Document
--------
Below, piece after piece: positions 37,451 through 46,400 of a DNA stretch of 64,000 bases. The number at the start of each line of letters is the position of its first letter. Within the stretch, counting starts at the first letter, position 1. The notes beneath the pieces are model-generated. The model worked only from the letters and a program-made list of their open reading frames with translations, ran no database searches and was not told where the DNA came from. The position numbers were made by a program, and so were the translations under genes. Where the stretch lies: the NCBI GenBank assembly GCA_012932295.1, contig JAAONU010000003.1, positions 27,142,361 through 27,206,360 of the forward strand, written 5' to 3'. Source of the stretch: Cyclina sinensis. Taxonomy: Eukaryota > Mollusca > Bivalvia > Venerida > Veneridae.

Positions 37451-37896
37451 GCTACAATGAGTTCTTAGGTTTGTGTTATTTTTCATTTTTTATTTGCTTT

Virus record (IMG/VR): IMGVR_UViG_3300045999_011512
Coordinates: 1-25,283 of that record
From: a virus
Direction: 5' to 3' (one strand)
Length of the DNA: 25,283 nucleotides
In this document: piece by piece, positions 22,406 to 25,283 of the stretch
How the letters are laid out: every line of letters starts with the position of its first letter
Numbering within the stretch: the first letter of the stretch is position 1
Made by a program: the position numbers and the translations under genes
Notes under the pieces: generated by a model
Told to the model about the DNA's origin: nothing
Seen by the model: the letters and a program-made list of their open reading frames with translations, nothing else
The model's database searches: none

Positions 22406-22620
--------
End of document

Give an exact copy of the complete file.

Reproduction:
Below, piece after piece: positions 37,451 through 46,400 of a DNA stretch of 64,000 bases. The number at the start of each line of letters is the position of its first letter. Within the stretch, counting starts at the first letter, position 1. The notes beneath the pieces are model-generated. The model worked only from the letters and a program-made list of their open reading frames with translations, ran no database searches and was not told where the DNA came from. The position numbers were made by a program, and so were the translations under genes. Where the stretch lies: the NCBI GenBank assembly GCA_012932295.1, contig JAAONU010000003.1, positions 27,142,361 through 27,206,360 of the forward strand, written 5' to 3'. Source of the stretch: Cyclina sinensis. Taxonomy: Eukaryota > Mollusca > Bivalvia > Venerida > Veneridae.

Positions 37451-37896
37451 GCTACAATGAGTTCTTAGGTTTGTGTTATTTTTCATTTTTTATTTGCTTT

Virus record (IMG/VR): IMGVR_UViG_3300045999_011512
Coordinates: 1-25,283 of that record
From: a virus
Direction: 5' to 3' (one strand)
Length of the DNA: 25,283 nucleotides
In this document: piece by piece, positions 22,406 to 25,283 of the stretch
How the letters are laid out: every line of letters starts with the position of its first letter
Numbering within the stretch: the first letter of the stretch is position 1
Made by a program: the position numbers and the translations under genes
Notes under the pieces: generated by a model
Told to the model about the DNA's origin: nothing
Seen by the model: the letters and a program-made list of their open reading frames with translations, nothing else
The model's database searches: none

Positions 22406-22620